Environmental and Public Health Groups Urge Bloomberg, Cuomo to Reject Plan to Burn Debris in Brooklyn Park

Shortsighted Proposal to Burn Waste Left From Hurricane Sandy Would Lead to Increased Levels of Air Pollution

(November 26, 2012)

Today, a coalition of environmental and public health groups including the American Lung Association of the Northeast, New York Public Interest Research Group (NYPIRG), Sierra Club Atlantic Chapter, New York Law and Environmental Justice Project and Citizens' Environmental Coalition, joined together in calling on Mayor Bloomberg and Governor Cuomo to reject a plan which would allow the burning of wood and other yard debris generated by Hurricane Sandy. 

The groups’ call comes in response to a request made by a contractor involved in Hurricane Sandy recovery efforts to secure a variance from local air pollution regulations.  The variance would authorize the company to burn storm-related vegetative debris in Floyd Bennett Field in Brooklyn.  Burning wood debris may appear to offer a quick solution to coping with the vast amount of cleanup that remains to be done, but the groups contend it would have a detrimental effect on both air quality and public health. 

Jeff Seyler, President and CEO of the American Lung Association of the Northeast declared, “Approving this proposal to allow debris to be burned   would add insult to injury.  Many parts of our region are still cleaning up from Hurricane Sandy and are already dealing with major indoor air quality issues because of flooding, water damage and the resulting mold growth. This proposal would increase air pollution which can also make people sick and send them the hospital. We urge the city and state to use safe non-combustion alternatives when disposing the remaining waste.”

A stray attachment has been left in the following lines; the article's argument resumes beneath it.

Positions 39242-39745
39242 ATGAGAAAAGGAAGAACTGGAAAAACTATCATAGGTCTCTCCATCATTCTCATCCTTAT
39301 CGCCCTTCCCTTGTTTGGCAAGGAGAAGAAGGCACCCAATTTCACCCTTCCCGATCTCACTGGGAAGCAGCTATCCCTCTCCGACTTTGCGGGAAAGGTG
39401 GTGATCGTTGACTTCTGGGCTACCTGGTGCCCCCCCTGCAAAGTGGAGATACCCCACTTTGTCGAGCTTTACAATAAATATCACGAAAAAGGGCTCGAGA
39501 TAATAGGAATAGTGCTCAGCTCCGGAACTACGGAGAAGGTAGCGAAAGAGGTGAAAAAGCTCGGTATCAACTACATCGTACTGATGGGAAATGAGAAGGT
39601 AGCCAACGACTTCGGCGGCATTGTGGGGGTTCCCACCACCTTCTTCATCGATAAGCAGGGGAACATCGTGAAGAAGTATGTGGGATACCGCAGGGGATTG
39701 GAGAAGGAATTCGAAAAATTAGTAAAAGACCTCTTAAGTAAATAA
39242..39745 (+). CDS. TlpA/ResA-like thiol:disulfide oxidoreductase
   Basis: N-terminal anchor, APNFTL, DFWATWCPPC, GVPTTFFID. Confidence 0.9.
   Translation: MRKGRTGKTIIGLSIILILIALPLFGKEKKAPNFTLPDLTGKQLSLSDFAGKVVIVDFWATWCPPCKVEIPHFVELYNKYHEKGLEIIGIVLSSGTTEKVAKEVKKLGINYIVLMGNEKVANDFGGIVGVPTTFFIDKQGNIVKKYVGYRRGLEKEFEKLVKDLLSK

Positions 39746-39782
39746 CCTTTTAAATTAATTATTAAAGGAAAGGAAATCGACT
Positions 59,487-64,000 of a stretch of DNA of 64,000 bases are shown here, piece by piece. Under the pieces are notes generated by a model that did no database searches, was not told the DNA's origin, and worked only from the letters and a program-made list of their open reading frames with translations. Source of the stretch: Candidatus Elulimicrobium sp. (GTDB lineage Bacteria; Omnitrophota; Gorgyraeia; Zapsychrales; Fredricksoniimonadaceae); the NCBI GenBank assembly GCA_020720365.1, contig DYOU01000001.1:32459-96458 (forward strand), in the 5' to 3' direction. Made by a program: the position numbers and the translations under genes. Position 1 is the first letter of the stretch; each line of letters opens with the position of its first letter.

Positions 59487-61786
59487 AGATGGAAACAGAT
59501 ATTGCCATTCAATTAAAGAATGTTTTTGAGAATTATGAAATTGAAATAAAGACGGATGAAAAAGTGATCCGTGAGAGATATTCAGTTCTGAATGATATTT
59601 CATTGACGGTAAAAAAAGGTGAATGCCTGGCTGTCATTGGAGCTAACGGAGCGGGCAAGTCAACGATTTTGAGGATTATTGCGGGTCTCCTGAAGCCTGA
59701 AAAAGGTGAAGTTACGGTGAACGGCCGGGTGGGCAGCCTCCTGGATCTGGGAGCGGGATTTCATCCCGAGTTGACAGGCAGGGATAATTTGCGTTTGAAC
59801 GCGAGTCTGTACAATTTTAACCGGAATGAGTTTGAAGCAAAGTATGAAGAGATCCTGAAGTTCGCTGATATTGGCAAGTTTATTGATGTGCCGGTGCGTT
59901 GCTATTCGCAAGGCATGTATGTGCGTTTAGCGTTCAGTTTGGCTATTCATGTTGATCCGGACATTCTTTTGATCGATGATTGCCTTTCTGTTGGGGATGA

The groups explained that wood smoke contains at least 26 pollutants specified in the Clean Air Act as hazardous. Some include particulate matter, carbon monoxide, nitrogen oxides, volatile organic compounds, hazardous air pollutants and carcinogens.  These gases can irritate the eyes, skin, and respiratory tract, impair lung function, and affect vital organs.

“It is a terrible waste to just burn the trees that came down during the storm into ashes and smoke,” said Laura Haight, senior environmental associate with the New York Public Interest Research Group.  “There is a strong market for wood chips which can be used for garden mulch and a variety of other purposes.  In this way, these casualties of the storm can be given a new life.”

The American Lung Association’s State of the Air Report 2012 shows that the air is getting incrementally cleaner in the New York City metropolitan area.   Allowing a variance that would give contractors to green light to burn debris and create more pollution would not only threaten this important progress but place public health at risk. 

If the variance is approved, burning could begin as early as this week.